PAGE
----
A popular money script is to assume that fame, accomplishments, and excellence in one’s field equate to financial security. Like any money script, this can be true in some cases and incorrect in others. But it is interesting to me that the common attitude  is that such a person is financially secure, until proven otherwise.

I was reminded of this assumption recently when I read a news story about an elderly businessman who was soliciting donations to support himself in retirement. He was well known and respected in his town and state for his skill and accomplishments. He received a number of awards, recognitions, and accolades during his career. Yet, in his closing years, he is penniless. His family has started a GoFundMe page to solicit contributions to help him make ends meet.

In discussing his plight over “coffee by Zoom,” a friend of mine asked, “How is it that someone who’s been so successful for so long has no money?”

The ability to create wealth, but then to manage it very poorly, is actually widespread. Many famous and successful people died penniless. While Vincent van Gogh’s paintings sell for millions now, he died broke, largely from overspending on his many addictions. Rat pack legend Sammy Davis Jr. died owning millions. Omar Sharif, star of Laurence of Arabia and Doctor Zhivago, died alone and broke. President Ulysses S. Grant died penniless. Mark Twain filed for bankruptcy and spent the rest of his life paying back creditors.

If you equate being a professional athlete with riches, you may be surprised to learn that, according to a CNBC report from May 2018, 78 percent of former NFL players go bankrupt or are under financial stress within two years after retiring. Of course, there are many unknown highly accomplished people that never earned millions and died penniless.

These cases highlight the importance of the definition of “success.” There is a vast schism between technical excellence, fame, or mastery of a vocation and turning that achievement into financial success and security. You can become the best of the best at your craft and profession and still be broke.

Conversely, many people who are not famous and may not necessarily be leaders in their fields have become financially successful. You may never have heard of Aliko Dangote (food processing and cement distribution), David Sun and John Tu (technology), Jack Cowin (fried chicken and food processing), Mohed Altrad (scaffolding), or James Leprino (mozzarella cheese). All of these people are self-made billionaires.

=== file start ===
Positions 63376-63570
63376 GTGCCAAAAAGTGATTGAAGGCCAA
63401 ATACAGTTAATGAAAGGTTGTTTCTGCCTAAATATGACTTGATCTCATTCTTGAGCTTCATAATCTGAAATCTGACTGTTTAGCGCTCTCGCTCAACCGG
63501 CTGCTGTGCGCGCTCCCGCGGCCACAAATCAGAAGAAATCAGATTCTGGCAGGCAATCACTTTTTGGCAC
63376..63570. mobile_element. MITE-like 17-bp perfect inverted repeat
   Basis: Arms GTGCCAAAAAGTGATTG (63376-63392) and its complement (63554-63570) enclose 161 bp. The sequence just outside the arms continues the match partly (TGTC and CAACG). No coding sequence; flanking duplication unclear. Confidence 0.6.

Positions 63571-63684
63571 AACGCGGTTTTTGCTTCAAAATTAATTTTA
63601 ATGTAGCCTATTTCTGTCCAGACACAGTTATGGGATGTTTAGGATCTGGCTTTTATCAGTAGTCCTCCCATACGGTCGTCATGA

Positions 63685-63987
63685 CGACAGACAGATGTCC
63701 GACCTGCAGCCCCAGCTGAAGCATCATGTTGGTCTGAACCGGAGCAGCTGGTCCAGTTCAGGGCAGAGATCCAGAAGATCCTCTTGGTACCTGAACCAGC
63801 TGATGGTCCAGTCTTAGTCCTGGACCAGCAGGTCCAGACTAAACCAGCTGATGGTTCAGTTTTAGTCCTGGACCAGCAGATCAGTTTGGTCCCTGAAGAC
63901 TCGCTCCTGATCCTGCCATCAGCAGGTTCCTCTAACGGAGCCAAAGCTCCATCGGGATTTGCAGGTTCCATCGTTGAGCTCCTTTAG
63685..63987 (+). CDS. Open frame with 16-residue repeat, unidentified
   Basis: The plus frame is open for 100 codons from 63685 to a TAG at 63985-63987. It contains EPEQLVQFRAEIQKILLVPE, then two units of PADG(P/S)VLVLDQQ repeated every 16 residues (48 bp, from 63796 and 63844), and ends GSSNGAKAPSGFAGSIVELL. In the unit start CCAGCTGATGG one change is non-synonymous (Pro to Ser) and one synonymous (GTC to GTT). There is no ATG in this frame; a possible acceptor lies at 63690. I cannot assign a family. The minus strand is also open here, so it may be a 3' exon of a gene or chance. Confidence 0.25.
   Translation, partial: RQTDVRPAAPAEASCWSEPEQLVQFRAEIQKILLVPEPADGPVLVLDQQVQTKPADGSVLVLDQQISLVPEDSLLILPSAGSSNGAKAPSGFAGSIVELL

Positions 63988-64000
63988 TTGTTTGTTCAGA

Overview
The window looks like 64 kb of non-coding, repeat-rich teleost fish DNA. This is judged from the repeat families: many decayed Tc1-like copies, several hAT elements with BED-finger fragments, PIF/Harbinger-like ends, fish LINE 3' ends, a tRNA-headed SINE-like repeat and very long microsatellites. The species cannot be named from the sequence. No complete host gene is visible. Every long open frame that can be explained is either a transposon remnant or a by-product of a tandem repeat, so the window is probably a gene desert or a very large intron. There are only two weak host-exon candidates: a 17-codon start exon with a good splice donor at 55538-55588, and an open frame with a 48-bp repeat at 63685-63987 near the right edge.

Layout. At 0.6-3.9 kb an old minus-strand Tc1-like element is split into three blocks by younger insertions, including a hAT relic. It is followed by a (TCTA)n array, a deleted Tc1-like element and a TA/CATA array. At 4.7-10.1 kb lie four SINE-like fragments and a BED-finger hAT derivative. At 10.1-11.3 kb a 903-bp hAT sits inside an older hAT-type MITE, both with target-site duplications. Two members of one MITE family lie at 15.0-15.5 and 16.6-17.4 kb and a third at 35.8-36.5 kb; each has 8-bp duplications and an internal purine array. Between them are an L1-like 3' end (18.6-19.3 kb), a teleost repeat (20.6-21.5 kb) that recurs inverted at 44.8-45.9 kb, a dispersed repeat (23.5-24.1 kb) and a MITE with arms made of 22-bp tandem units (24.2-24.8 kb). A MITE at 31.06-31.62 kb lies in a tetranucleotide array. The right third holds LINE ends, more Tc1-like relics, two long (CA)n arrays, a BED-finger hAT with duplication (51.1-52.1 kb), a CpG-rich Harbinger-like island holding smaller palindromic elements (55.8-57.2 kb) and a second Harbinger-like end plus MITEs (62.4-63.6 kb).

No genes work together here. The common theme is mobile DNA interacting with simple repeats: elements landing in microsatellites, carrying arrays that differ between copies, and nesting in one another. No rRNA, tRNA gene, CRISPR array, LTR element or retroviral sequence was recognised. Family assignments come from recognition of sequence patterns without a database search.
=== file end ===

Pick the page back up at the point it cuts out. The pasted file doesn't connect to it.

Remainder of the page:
Or to consider a much more achievable level of financial success, there were 18.6 million millionaires in the U.S. in 2019, according to Forbes. They may be wage earners, business owners, at the top of their careers, or in a variety of everyday jobs. Most are completely unknown; some are probably your neighbors.

Many  otherwise highly accomplished, brilliant, and successful people lack one of the most important survival skills: the ability to manage money. Money management skills are not intuitive. We are not born with them; they must be acquired. Yet as critical as this skill is, money management is not a required course in any K-12 school, technical college, or liberal arts university of which I am aware.

The ability to achieve career excellence and recognition is admirable. Yet it is only one part of life success. Financial excellence is important, too. Money skills matter. With those skills, anyone can end up providing well for themselves and their families and also supporting and giving back to their communities. Without those skills, even someone famous may end up relying on government services and the generosity of others.

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